Of the 53 patients who were examined, 12 (22.6%) were with MSI‐Por and 41 (77.4%) were with MSS‐Por. Table 11 shows the correlations between genomic instability and clinicopathological features. The mean (SD) age of patients with MSI‐Por and MSS‐Por was 67.9 (15.5) years and 65.8 (17.3) years, respectively (p = 0.026). MSI‐Por was found in 3 men and 9 women; MSS‐Por was found in 26 men and 15 women (p = 0.024).

Table thumbnail
Table 1 Correlation between genomic instability and clinicopathological features

Clinicopathological features of MSI‐Por and MSS‐Por

Two cases of MSI‐Por and six cases of MSS‐Por could not be evaluated according to lymphatic and venous invasion. Significant differences were found between MSI‐Por and MSS‐Por regarding the following clinicopathological features: lymph‐node metastasis (p = 0.003), TNM stage (p = 0.019) and lymphatic invasion (p = 0.048). MSS‐Por correlated more strongly with venous invasion than MSI‐Por, although no significant difference was found.

Survival of patients

At the end of the study period (December 2005), 24 patients had died from cancers, and 9 patients were lost to follow‐up. At the time of analysis, the median (range) follow‐up time for all patients was 21.8 (1–278) months. Kaplan–Meier survival curves and log‐rank analysis showed that MSI‐Por was associated with better prognosis than MSS‐Por, although no significant difference was found (p = 0.15; fig 22).

figure cp39081.f2
Figure 2 Survival curves of 53 patients with poorly differentiated adenocarcinomas of the colon and rectum, in relation to genomic instability (log‐rank test, p = 0.15). MSI, microsatellite instability; MSS, microsatellite ...

Discussion

Our study is the first to compare clinicopathological features of MSI‐Por with those of MSS‐Por and to show that MSI‐Por is a less aggressive subtype. In addition, our study is one of the largest series in which genetic alterations of Por have been analysed. To the best of our knowledge, there have been no studies that have classified Por based on its MSI status and investigated the clinicopathological features of MSI‐Por and MSS‐Por. Previous studies have indicated that Por is highly associated with MSI.6,7,9,10 MSI is associated with an improved prognosis in colorectal cancers,6,7,9 although Por features the worst prognosis among the various types of colorectal cancers.2,3,4 This discrepancy makes it important to clarify the influence of MSI on clinicopathological features and survival of patients affected by Por.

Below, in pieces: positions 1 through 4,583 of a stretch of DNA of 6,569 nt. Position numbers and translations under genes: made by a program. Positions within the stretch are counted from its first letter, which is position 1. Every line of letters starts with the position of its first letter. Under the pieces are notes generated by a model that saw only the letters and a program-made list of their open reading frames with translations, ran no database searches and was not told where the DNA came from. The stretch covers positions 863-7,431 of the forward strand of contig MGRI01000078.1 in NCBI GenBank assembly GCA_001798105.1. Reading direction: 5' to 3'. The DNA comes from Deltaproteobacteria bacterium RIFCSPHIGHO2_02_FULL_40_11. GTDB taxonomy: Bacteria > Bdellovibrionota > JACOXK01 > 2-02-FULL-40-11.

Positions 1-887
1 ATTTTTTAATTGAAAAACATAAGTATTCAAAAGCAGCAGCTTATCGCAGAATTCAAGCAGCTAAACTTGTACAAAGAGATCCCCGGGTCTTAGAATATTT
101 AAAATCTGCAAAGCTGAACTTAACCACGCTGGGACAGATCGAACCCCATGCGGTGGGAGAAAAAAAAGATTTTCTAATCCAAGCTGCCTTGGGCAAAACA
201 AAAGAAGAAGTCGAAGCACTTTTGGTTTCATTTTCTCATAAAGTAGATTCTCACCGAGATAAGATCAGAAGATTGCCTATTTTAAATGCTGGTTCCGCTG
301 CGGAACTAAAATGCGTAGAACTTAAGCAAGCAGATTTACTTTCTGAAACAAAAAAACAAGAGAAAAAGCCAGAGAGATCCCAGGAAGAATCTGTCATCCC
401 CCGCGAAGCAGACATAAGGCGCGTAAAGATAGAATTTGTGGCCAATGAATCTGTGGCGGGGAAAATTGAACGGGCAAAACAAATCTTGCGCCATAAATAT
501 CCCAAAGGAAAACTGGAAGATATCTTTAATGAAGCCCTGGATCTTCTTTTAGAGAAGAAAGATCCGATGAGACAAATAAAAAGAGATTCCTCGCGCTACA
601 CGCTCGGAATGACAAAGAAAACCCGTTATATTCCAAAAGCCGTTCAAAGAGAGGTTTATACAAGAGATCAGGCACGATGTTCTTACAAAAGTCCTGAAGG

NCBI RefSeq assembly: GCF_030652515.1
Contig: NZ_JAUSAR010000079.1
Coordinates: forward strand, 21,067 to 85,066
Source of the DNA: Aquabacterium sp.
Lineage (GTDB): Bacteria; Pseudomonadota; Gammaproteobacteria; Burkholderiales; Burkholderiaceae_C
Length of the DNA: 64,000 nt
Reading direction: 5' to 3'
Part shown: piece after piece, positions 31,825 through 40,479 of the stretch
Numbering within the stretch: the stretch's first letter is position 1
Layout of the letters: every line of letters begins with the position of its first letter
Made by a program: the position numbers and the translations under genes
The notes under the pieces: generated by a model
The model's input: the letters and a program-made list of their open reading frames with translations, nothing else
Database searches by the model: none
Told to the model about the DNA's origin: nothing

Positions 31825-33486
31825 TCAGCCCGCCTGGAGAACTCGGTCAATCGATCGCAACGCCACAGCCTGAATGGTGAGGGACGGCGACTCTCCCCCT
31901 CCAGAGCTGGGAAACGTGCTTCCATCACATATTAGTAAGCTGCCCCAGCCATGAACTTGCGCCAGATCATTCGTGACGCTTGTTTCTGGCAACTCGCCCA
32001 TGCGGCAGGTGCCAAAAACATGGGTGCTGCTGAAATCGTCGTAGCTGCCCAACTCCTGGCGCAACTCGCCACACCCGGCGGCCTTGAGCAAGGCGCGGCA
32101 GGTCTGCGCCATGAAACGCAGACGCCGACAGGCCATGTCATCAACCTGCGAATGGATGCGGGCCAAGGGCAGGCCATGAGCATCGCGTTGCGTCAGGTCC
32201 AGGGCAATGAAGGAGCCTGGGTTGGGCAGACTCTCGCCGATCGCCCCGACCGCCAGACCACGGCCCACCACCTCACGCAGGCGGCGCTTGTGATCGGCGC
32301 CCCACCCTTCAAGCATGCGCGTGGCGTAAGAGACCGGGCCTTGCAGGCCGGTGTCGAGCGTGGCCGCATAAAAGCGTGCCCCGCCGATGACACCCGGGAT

We showed that MSI‐Por shows less likelihood of lymph‐node metastases and advanced stage than MSS‐Por, which suggests that MSI‐Por is a clinically distinct and less aggressive subtype. These features are similar to those previously described in colorectal cancers with MSI.6 We also showed that lymphatic invasion is less likely with MSI‐Por than with MSS‐Por. This may underline the low frequency of lymph‐node metastases of MSI‐Por.

In our study, Kaplan–Meier survival curves and log‐rank analysis showed that MSI‐Por was associated with better prognosis than MSS‐Por, although no significant difference was found. These features are similar to those previously described in colorectal cancers with MSI.6,7,9 The survival of patients with colorectal cancers strongly correlates with the presence of lymph‐node metastases,5,18 so a further study with a large number of patients may show a significant difference.

Previous studies indicated that fluorouracil‐based adjuvant chemotherapy does not benefit patients with colorectal cancers with high‐frequency MSI tumours,19 but that high‐frequency MSI tumours have high sensitivity to irinotecan,20 and therefore genetic classification may be important in the clinical management of patients with colorectal cancers. Our study and previous studies have shown that Por has a high frequency of MSI (22–40%).6,7,8,9,10 This high frequency makes the genetic classification of Por more important than that of other colorectal cancers, which have a low frequency of MSI (about 10–15%).6,7,8,9

Take‐home messages

  • Poorly differentiated adenocarcinomas of the colon and rectum (Por) are highly aggressive adenocarcinomas with poor prognosis and show a high frequency of microsatellite instability (MSI), although MSI is associated with an improved prognosis in colorectal cancers.
  • Compared with Por exhibiting microsatellite stability, Por exhibiting MSI (MSI‐Por) is associated with a low incidence of lymph‐node metastases and a low stage.
  • This indicates that MSI‐Por is a less aggressive subtype.